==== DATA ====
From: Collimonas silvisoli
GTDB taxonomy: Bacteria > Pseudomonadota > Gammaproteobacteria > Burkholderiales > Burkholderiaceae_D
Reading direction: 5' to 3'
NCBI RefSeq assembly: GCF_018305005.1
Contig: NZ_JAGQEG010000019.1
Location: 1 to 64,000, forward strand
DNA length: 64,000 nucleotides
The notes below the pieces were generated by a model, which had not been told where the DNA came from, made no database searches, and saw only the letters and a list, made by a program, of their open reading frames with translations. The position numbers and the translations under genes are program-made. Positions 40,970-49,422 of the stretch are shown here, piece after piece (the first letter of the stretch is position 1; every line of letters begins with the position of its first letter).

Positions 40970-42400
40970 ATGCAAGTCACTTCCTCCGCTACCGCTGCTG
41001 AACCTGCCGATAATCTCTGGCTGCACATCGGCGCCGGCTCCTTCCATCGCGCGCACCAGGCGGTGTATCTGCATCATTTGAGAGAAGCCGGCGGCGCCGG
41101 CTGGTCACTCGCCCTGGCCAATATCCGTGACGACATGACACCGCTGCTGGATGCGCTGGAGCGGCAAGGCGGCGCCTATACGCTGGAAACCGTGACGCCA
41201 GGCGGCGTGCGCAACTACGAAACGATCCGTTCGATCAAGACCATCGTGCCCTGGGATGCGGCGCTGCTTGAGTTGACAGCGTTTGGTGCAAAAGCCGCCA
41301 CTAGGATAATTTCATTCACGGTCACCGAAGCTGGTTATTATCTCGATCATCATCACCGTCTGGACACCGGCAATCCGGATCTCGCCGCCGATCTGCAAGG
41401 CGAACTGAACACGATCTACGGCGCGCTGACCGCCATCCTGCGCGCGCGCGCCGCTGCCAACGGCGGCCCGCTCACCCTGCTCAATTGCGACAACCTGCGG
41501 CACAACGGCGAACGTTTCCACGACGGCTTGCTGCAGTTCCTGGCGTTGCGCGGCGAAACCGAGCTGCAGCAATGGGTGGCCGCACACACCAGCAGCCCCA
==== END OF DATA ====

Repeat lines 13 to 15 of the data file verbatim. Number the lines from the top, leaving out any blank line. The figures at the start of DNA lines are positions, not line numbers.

41201 GGCGGCGTGCGCAACTACGAAACGATCCGTTCGATCAAGACCATCGTGCCCTGGGATGCGGCGCTGCTTGAGTTGACAGCGTTTGGTGCAAAAGCCGCCA
41301 CTAGGATAATTTCATTCACGGTCACCGAAGCTGGTTATTATCTCGATCATCATCACCGTCTGGACACCGGCAATCCGGATCTCGCCGCCGATCTGCAAGG
41401 CGAACTGAACACGATCTACGGCGCGCTGACCGCCATCCTGCGCGCGCGCGCCGCTGCCAACGGCGGCCCGCTCACCCTGCTCAATTGCGACAACCTGCGG